Tuesday, August 28, 2007

The God Delusion - review

Almost inevitably, Professor Richard Dawkins' bestselling The God Delusion has caused a large measure of discomfort since it was published late last year. But what's interesting is that much of this discomfort has been felt by people who consider themselves atheists - or at least non-believers, for many people think of "atheist" as a daunting word, suggestive of someone who wears his denial like a badge and saunters about beating others over the head with it (at any rate, does one really need a specific word to denote a lack of belief in something?). Their argument is that Dawkins, so insistent on ranting against religion, is in danger of developing into an "atheist fundamentalist", just as shrill, intolerant and closed to other people's perspectives and needs as his religious counterparts are.

To many genuine liberals, the Dawkins approach is a problematic one. Why not leave believers – the harmless, moderate ones – alone, even if they are deluded? After all, faith in a higher power, with its attendant sense that our lives have a definite purpose and should therefore follow certain moral codes, has provided an important crutch for human beings over several centuries. Besides, isn't nihilism the logical alternative to belief?

As Dawkins persuasively argues here, no, it isn't. Delving into evolution and the genetic codes that define our behaviour, he points out that our moral sense has little to do with religiosity. We don't need the spectre of a supernatural creator in order to be good, or to lead fulfilling lives. In a throwaway but moving passage, he quotes Human Genome Project founder James Watson: "I don't think we're here for anything. We're just products of evolution. You can say, 'Gee, your life must be pretty bleak if you don't think there's a purpose.' But I'm anticipating having a good lunch and conversation."

Much of the criticism of The God Delusion owes to the demands of political correctness in today's world, the kowtowing to an unsaid rule that religious sentiments automatically demand respect over most other things. This idea is one of the first things Dawkins tackles in his book. "I am not in favour of offending or hurting anyone just for the sake of it," he writes, "but I am intrigued and mystified by the disproportionate privileging of religion, even when it directly conflicts with basic human rights, in our otherwise secular societies."

Making it obvious that he won't pull punches, he goes on: "I am attacking all gods, anything and everything supernatural, wherever and whenever they have been or will be invented." This is calculated to discomfit readers, but Dawkins spells out the reasons for his vehemence. He is alarmed by the widespread lack of knowledge, even the insidious suppression of information (about Darwinism and the concept of natural selection, for instance) that allows a vast chunk of the world's population to believe in the literal truth of the Bible or the Koran (the Old Testament and its fire-and-brimstone supporters come in for especially severe but well-deserved mockery). It's farcical, he points out, that a majority of the world's population still lead their lives by tenets set down in ancient literature that was written (and repeatedly modified over the centuries) to fill gaps in people's lives that could not at the time be filled by science. Most of all, he deplores the way religion is used to manipulate young minds ("I want everyone to flinch when they hear a phrase like 'Catholic child' or 'Muslim child'," he writes).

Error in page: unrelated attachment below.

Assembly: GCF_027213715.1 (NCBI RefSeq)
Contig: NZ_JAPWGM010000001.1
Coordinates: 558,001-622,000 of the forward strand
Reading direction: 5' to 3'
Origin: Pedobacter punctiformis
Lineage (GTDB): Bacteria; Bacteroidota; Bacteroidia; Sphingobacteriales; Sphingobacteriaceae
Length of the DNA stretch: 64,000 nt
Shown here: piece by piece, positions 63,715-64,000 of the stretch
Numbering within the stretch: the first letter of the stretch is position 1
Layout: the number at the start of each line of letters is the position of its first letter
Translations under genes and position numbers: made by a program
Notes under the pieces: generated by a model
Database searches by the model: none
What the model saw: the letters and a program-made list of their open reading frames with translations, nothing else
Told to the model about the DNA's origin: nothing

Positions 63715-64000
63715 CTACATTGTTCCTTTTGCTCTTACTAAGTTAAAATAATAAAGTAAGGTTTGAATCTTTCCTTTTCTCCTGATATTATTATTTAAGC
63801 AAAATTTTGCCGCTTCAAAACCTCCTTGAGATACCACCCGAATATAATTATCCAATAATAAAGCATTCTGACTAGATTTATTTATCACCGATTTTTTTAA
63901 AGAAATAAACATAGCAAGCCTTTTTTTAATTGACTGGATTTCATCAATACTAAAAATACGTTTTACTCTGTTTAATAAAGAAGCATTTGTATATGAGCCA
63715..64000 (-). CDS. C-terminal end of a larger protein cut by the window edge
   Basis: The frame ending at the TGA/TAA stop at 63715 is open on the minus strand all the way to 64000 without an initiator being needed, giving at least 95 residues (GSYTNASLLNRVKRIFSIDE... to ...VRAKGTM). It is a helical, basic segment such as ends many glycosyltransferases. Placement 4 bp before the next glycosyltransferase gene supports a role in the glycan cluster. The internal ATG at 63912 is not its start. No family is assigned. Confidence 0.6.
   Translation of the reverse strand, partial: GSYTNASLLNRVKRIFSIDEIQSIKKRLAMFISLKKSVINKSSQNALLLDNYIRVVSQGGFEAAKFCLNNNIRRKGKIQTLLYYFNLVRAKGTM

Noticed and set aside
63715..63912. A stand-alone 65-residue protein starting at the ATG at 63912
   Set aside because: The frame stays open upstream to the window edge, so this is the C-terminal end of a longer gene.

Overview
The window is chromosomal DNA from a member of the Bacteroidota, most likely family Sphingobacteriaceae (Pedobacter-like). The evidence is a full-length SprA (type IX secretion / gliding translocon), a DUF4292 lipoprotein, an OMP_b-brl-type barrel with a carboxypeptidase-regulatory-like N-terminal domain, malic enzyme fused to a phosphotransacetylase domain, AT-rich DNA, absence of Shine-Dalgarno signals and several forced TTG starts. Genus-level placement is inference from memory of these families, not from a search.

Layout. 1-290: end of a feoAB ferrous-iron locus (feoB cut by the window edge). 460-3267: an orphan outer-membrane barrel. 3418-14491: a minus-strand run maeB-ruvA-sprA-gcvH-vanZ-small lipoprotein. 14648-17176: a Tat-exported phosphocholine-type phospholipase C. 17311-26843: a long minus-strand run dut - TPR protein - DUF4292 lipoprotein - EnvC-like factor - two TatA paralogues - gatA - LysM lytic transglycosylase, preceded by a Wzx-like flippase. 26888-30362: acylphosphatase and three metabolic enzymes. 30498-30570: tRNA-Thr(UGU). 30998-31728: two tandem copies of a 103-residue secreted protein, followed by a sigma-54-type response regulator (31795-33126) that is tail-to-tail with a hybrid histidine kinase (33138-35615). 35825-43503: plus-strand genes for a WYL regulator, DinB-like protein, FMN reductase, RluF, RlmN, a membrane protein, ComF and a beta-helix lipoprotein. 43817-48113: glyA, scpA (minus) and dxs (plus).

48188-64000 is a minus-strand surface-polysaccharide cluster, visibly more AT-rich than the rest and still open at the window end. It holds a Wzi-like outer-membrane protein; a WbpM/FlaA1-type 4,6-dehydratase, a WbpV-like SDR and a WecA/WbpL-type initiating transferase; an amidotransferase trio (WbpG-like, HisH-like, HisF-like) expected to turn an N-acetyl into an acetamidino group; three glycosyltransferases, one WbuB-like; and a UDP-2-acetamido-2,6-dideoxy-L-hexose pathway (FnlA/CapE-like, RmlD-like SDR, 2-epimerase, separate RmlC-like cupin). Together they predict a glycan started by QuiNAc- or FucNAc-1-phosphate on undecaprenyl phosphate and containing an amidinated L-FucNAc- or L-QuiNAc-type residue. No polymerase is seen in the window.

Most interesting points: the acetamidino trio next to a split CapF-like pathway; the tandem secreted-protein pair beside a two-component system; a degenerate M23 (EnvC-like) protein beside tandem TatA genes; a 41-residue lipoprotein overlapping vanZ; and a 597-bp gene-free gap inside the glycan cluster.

Dawkins also makes the point that when beliefs are founded on something that has no scientific basis in the first place, it makes little sense to complain that an extremist's interpretation of a holy book is a "corruption" of the real thing. "How can there be a perversion of faith if faith, lacking objective justification, doesn't have any demonstrable standard to pervert?" His view is that for all our attempts to distinguish moderate belief from fanaticism, the line separating the two is much thinner than we realise. "For good people to do evil, it takes religion."

Anyone who's seen how ordinary people can behave during riots, or even heard a sweet old grandmother rallying furiously against members of another faith while watching the news on TV, will find it hard to disagree with this observation. Whether or not you agree with Dawkins' approach or his stridency, The God Delusion is more than a one-dimensional polemic. It's a passionately argued, fiercely rational work built on genuine concern for a world bent on erecting narrow walls for itself.

[Did this for the Sunday Business Standard]

1 comment:

  1. A well written review, I'll certainly pick up the book sometime!